In August 2013, a helicopter crashed into the sea while on approach to Sumburgh Airport on Shetland. Four passengers were killed. That was the fifth helicopter accident since 2009 involving the transfer of oil and gas industry personnel to and from offshore installations in the North Sea.
The Air Accidents Investigation Branch (AAIB) investigation into the crash uncovered a number of deeply worrying events. Specifically, the AAIB found pre-flight briefing material did not fully represent the type of Emergency Breathing System (EBS) supplied to passengers. This caused problems for some survivors of the crash who told us they decided not to use the EBS based on the safety briefing. We call for the Civil Aviation Authority (CAA) to ensure that helicopter operators, in collaboration with the offshore work force, review all safety briefing material to guarantee that it is up to date and fit for purpose. We also call for the AAIB to keep crash survivors better informed on the progress of their investigations and, along with the CAA, to meet survivors to take on board their ideas for improving safety.
The recent accidents all involved Super Puma helicopters. We heard no conclusive evidence that Super Puma variants are less safe than other helicopters used in the UK offshore sector. We welcome the work by operators, manufacturers and industry safety groups to engage with the offshore work force to address its concerns about Super Pumas. However, we heard troubling evidence about a macho bullying culture in the oil and gas industry, including that offshore workers who were concerned about helicopter safety were told that they should leave the industry. We believe that more must be done to facilitate a culture of approachability and openness at all levels.
The Sumburgh crash prompted the CAA to launch a wide-ranging review into offshore helicopter safety. In February 2014, the CAA published its review of offshore helicopter safety, which made strong recommendations on safety governance, airworthiness and equipment. We welcome that review and congratulate the CAA on quickly establishing the Offshore Helicopter Safety Action Group to implement the CAA's findings. At the same time, we highlight areas which we believe require more work, particularly on the problems caused by the diverse customer requirements for helicopter pilots and on the impact of seating restrictions on workers and their livelihoods.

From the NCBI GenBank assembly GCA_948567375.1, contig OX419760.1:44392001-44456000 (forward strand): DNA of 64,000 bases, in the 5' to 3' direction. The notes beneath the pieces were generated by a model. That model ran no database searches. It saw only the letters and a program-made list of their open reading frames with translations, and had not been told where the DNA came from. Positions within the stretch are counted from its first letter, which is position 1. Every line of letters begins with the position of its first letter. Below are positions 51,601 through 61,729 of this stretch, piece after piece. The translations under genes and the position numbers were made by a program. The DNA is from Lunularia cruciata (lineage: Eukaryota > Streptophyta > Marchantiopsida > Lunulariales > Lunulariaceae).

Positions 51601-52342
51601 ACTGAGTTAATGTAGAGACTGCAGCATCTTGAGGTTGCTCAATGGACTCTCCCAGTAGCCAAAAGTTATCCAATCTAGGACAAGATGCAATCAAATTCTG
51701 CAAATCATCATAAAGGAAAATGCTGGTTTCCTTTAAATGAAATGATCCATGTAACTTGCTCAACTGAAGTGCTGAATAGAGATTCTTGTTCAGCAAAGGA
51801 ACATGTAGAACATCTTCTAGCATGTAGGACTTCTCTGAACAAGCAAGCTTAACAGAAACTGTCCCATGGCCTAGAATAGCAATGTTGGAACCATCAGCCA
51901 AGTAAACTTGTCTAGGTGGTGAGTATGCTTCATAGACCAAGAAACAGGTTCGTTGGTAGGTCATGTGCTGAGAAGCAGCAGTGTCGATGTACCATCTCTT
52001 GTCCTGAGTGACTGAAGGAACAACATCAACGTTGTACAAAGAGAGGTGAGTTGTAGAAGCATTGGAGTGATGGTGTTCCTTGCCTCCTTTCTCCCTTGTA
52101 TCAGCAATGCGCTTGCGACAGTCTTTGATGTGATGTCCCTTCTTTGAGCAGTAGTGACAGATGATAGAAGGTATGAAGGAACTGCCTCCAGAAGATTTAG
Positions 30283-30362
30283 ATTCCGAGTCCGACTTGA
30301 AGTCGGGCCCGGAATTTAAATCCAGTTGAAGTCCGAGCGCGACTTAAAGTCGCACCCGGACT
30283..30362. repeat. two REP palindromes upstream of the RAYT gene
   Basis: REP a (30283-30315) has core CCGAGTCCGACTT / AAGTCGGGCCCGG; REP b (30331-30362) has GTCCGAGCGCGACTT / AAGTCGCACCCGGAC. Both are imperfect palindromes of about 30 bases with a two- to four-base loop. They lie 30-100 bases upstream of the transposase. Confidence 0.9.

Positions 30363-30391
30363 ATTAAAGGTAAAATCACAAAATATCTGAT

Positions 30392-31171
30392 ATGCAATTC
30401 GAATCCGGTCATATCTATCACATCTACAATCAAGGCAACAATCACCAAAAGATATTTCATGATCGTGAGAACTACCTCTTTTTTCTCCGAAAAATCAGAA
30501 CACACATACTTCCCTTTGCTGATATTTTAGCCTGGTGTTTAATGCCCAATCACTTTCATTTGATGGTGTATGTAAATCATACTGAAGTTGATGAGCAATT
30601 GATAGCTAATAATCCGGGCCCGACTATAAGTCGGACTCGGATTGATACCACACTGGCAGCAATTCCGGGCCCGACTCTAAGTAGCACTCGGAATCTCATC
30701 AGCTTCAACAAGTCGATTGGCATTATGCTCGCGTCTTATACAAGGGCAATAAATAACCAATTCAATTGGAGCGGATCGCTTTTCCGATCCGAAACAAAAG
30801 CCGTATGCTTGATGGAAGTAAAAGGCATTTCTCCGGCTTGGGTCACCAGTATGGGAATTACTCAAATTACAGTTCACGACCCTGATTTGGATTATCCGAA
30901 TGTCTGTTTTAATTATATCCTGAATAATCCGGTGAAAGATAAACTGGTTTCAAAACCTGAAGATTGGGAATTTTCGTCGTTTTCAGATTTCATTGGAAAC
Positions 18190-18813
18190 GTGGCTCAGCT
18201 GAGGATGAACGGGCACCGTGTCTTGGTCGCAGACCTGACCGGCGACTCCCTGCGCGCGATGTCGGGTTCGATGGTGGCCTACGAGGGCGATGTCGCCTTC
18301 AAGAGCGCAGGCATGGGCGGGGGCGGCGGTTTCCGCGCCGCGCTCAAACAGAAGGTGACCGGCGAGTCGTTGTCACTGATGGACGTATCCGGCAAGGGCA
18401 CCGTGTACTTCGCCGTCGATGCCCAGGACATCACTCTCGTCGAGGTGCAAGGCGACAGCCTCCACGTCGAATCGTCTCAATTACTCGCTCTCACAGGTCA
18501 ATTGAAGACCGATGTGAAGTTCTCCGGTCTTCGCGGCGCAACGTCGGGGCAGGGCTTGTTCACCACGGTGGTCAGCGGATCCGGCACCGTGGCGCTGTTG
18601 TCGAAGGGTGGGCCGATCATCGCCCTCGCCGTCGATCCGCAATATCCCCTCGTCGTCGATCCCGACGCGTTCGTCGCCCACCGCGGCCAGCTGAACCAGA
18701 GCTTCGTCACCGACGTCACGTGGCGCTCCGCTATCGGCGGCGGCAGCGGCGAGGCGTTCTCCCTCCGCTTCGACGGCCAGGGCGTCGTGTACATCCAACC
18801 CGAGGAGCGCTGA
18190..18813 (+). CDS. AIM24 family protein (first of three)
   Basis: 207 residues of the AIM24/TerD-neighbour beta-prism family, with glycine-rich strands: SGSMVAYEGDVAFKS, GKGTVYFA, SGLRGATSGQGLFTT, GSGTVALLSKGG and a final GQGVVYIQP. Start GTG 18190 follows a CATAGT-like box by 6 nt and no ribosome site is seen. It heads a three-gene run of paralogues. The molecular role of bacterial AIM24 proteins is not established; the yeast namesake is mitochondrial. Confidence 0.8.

We examined whether the Norwegian safety regime offers any lessons for the UK. We found no evidence to suggest that recent accidents in the UK could not also have happened in Norway. However, the CAA review uncovered a worrying statistical trend that shows Norway reporting far more incidents which could endanger life than in the UK. We have called for the CAA to look into why this is the case and report within 12 months.
There are strong concerns from the offshore oil and gas industry that transferring more power over helicopter operations to a European level is averaging down standards. The Government must uphold and entrench the CAA's ability to act quickly and unilaterally. We are concerned that regulatory inertia on the part of the European Aviation Safety Agency (EASA) is leading to unnecessary risk for offshore workers. The Department for Transport (DfT) must push EASA to speed up its implementation times in response to safety recommendations from national investigation boards. To that end, we ask the DfT to issue a formal response to the CAA review that addresses all points relating to EASA and to ascertain what practical steps EASA is taking to speed up the implementation of recommendations.
We believe that the CAA review did not look in sufficient detail at two key areas of offshore helicopter operations. The first was the impact of commercial pressure on helicopter safety. The evidence that we heard was polarised, and commercial sensitivities mean that it is difficult for most external reviews to examine the contractual obligations set by industry. The second was the role and effectiveness of the CAA itself, and we acknowledge it would not be appropriate for the CAA to lead on such work. Only a full, independent public inquiry will have the resources, remit and power adequately to tackle those issues; we recommend that the DfT convene such an inquiry. In addition, the DfT must commission ongoing independent research to examine improvements and threats to offshore helicopter safety.